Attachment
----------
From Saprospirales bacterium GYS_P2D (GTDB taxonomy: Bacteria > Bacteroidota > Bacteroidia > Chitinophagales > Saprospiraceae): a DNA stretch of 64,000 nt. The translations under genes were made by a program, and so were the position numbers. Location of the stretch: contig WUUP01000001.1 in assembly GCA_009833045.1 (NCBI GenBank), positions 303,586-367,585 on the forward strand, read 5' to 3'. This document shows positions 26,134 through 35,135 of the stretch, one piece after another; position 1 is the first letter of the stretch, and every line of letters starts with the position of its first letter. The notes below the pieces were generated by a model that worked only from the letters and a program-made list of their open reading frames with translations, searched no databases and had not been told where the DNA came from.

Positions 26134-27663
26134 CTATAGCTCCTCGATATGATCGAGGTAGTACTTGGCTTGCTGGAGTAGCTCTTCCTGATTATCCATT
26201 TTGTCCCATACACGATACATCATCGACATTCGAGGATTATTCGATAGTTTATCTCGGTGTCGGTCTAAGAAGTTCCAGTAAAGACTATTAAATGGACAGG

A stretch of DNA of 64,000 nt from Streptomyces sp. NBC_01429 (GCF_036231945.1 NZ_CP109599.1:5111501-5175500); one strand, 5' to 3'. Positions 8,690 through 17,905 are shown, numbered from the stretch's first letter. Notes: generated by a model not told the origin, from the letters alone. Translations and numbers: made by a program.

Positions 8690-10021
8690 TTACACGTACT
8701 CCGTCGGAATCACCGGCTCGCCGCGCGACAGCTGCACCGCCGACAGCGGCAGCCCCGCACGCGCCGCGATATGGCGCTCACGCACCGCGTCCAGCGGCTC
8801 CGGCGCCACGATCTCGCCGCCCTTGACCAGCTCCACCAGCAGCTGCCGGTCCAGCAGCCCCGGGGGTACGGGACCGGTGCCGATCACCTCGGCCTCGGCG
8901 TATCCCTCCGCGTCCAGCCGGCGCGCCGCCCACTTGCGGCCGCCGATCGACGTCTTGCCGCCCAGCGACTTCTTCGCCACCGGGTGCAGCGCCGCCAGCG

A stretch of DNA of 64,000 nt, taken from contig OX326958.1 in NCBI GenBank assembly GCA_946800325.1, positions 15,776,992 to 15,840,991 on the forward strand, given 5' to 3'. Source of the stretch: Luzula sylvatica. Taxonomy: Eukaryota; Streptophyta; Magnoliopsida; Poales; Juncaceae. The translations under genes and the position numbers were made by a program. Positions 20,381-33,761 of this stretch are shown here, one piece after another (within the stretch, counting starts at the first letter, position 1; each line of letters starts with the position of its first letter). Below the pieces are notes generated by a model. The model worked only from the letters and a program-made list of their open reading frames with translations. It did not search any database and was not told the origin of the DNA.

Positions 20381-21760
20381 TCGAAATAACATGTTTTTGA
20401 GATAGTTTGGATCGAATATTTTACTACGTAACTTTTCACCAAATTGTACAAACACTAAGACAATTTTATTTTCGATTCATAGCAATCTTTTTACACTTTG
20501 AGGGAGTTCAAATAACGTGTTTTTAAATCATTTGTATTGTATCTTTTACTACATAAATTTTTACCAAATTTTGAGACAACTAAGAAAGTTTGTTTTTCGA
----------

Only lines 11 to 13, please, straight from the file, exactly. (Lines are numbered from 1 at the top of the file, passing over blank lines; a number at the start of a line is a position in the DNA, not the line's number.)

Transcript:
A stretch of DNA of 64,000 nt, taken from contig OX326958.1 in NCBI GenBank assembly GCA_946800325.1, positions 15,776,992 to 15,840,991 on the forward strand, given 5' to 3'. Source of the stretch: Luzula sylvatica. Taxonomy: Eukaryota; Streptophyta; Magnoliopsida; Poales; Juncaceae. The translations under genes and the position numbers were made by a program. Positions 20,381-33,761 of this stretch are shown here, one piece after another (within the stretch, counting starts at the first letter, position 1; each line of letters starts with the position of its first letter). Below the pieces are notes generated by a model. The model worked only from the letters and a program-made list of their open reading frames with translations. It did not search any database and was not told the origin of the DNA.

Positions 20381-21760
20381 TCGAAATAACATGTTTTTGA